Apart from having technical controls, it may be prudent to consider creating plans that serve as reference guides during ransomware incidents. The Cyber Centre suggests creating an incident response plan that is geared towards cyber defense strategy, including detecting and responding to an attack. The incident response plan can include the objectives, stakeholders, responsibilities, communication methods, and escalation processes that are involved in the response strategy. To formulate this plan, organizations may want to conduct a risk assessment of their assets and identify the potential consequences that would result from them being compromised, so as to discern the business’ response priorities. When drafting the incident response plan, it may be beneficial to keep the plan simple and flexible, so that it can be easily adapted to the circumstances of the actual event.

To compliment the incident response plan, businesses could consider developing a disaster recovery plan that focuses on resuming operations after a ransomware incident. The Cyber Centre advises that an effective plan should identify the entity’s critical information (e.g. financial records, proprietary assets, etc.), their most essential systems that are required for business continuity, and their most vital business functions. Once a plan is formulated, multiple trial runs should be conducted to determine potential areas for improvement.

More Options

In addition to the above ransomware-specific guidance, the Cybersecure Canada program may offer insight for organizations looking to improve their cybersecurity foundation. This program is mainly aimed at small and medium-sized businesses, but welcomes enrolment from all organizations in Canada. As part of the program, businesses are required to adopt measures in certain baseline security control areas that reflect industry-accepted best practices and target key considerations for the organization’s systems and employees. Furthermore, implementing these controls has the added benefit of fulfilling prerequisites for the Government of Canada’s CyberSecure Canada certification. The certification is valid for two years and can be displayed at the organization’s physical location and on its website to let others know that their business has met the standard.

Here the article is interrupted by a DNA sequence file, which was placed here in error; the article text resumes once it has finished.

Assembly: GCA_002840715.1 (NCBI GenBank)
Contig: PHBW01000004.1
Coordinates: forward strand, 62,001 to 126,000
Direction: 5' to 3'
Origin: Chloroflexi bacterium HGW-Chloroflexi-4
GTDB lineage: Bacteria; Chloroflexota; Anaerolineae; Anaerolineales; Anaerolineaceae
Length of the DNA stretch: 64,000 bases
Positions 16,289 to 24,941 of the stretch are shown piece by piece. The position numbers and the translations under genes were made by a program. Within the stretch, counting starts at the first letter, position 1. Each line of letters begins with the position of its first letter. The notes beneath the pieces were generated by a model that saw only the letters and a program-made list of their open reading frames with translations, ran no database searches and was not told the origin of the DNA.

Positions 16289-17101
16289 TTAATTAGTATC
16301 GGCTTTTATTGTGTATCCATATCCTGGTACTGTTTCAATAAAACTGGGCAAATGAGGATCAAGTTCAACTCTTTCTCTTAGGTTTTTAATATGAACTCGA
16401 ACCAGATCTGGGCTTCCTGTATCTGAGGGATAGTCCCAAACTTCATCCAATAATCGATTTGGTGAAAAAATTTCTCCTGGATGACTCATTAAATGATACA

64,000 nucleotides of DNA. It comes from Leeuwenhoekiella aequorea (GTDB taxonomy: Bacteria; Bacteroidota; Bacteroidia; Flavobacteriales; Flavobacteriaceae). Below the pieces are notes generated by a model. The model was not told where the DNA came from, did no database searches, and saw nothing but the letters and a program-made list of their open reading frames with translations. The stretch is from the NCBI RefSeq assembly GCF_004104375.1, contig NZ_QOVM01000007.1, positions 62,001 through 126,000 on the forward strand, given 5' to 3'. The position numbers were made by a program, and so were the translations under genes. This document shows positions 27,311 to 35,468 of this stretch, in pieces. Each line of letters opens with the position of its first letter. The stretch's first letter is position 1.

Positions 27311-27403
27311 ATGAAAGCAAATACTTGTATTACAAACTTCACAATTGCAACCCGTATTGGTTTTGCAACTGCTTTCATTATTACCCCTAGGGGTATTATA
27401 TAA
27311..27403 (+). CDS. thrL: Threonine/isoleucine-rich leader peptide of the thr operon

When preparing for ransomware attacks, organizations may want to consider how they would fund response efforts in the event that a threat actor manages to get through their defences. Though a business is already insured, traditional insurance policies may provide limited or no coverage for cyber attacks. Reviewing one’s current insurance policy and acquiring adequate cyber coverage where it is lacking is a crucial step that should not be left out of any discussion on ransomware preparation.


In our current technological landscape, ransomware attacks and other cyber security incidents have unfortunately become a daily reality of doing business in Canada and around the world. In light of the rising threat, organizations are encouraged to approach the matter with equal tenacity. By taking the appropriate proactive measures, we can better safeguard our activities and mitigate the impact of ransomware attacks on our businesses.